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Additional resources for Cell Biology: A Comprehensive Treatise. Gene Expression: The Production of RNAs

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Under more stringent conditions, these same DNA's are esti­ mated to have 65, 88, and 85% single-copy sequences (McCarthy and Farquhar, 1972; McCarthy and Duerksen, 1971). While there is ambiguity about exactly what proportion of the genome should be considered unique, there is no doubt that a portion of this fraction contains the sequences of many structural genes. With the excep­ tion of histone messenger RNA's, all purified specific mRNA's have been shown to be transcribed from structural genes that are present once, or at the most, a few times per haploid genome.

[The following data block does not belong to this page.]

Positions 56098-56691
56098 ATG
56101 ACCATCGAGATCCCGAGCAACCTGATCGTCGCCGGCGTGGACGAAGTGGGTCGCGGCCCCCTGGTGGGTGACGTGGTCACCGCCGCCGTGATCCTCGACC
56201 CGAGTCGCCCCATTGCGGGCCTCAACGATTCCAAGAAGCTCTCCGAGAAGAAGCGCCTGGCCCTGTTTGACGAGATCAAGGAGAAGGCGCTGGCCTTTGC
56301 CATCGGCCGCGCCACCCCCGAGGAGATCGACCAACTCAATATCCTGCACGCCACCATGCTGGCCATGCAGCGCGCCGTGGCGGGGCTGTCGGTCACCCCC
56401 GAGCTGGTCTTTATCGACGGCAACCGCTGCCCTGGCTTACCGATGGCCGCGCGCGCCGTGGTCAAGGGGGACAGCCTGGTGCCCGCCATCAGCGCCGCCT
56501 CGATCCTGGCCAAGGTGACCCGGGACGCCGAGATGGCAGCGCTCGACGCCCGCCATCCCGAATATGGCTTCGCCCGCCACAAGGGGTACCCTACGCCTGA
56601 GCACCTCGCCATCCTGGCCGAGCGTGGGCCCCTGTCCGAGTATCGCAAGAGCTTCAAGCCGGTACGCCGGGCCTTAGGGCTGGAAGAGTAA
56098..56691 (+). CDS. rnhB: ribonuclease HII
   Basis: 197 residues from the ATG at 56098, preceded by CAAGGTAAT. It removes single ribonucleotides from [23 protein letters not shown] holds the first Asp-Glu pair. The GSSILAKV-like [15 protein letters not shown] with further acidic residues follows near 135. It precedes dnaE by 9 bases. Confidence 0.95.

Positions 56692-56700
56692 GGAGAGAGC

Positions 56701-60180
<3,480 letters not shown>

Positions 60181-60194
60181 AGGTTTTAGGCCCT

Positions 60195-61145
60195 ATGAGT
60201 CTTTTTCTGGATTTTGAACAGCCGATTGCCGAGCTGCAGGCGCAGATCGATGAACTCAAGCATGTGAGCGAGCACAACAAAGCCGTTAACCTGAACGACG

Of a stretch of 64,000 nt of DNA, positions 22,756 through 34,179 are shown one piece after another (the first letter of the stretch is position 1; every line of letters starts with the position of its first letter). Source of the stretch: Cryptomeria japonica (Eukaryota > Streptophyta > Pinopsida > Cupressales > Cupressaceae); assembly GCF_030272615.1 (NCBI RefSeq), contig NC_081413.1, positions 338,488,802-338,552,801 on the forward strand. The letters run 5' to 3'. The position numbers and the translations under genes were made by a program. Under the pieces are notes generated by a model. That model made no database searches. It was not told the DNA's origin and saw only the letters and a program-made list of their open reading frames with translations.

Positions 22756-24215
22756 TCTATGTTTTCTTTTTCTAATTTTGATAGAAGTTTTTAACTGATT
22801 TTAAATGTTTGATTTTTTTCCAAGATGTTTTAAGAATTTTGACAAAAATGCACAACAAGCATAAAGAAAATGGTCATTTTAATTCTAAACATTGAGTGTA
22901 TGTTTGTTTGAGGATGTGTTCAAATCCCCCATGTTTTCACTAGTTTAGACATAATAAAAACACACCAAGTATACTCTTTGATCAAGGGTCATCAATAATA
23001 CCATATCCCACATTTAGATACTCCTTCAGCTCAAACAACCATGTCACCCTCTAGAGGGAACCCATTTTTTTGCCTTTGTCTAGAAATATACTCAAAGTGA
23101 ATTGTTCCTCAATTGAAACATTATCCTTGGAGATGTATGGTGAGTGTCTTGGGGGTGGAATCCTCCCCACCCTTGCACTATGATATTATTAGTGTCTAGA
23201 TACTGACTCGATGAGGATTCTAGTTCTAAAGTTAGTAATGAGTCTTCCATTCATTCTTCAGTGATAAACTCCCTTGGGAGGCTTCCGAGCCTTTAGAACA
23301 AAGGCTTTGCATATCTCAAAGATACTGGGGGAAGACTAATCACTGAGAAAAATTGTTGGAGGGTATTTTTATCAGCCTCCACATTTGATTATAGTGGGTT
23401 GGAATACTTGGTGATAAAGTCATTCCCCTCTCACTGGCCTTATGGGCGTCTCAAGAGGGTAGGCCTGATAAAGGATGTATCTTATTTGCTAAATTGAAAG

Laevis and 1000 nucleotide pairs long in X. nontranscribed spacer A+T Haelll G+C Haelll Haelll Haelll Fig. 9. The structure of the repeating unit of D N A containing the genes for oocyte 5 S R N A in Xenopus laevis. The 5 S gene and G + C-rich spacer sequences are of constant length. The A + T-rich nontranscribed spacer region is of variable length and is itself com­ posed of a repeating sequence 15 nucleotide pairs long. The positions of Haelll and Hindlll restriction endonuclease recognition sites are shown by the arrows.

These two arrangements can be distinguished experimentally by measuring the proportion of D N A fragments of different sizes that reasso­ ciate with kinetics characteristic of repeated sequences and which thus contain one or more repeated sequence. If it were possible to isolate D N A of a size equal to the whole genome, the two extremes would be indistin­ guishable. All molecules with either of the arrangements would contain a repeated sequence, and thus part of their denatured single strands would form a duplex structure that would bind to HAP as a reassociated duplex.

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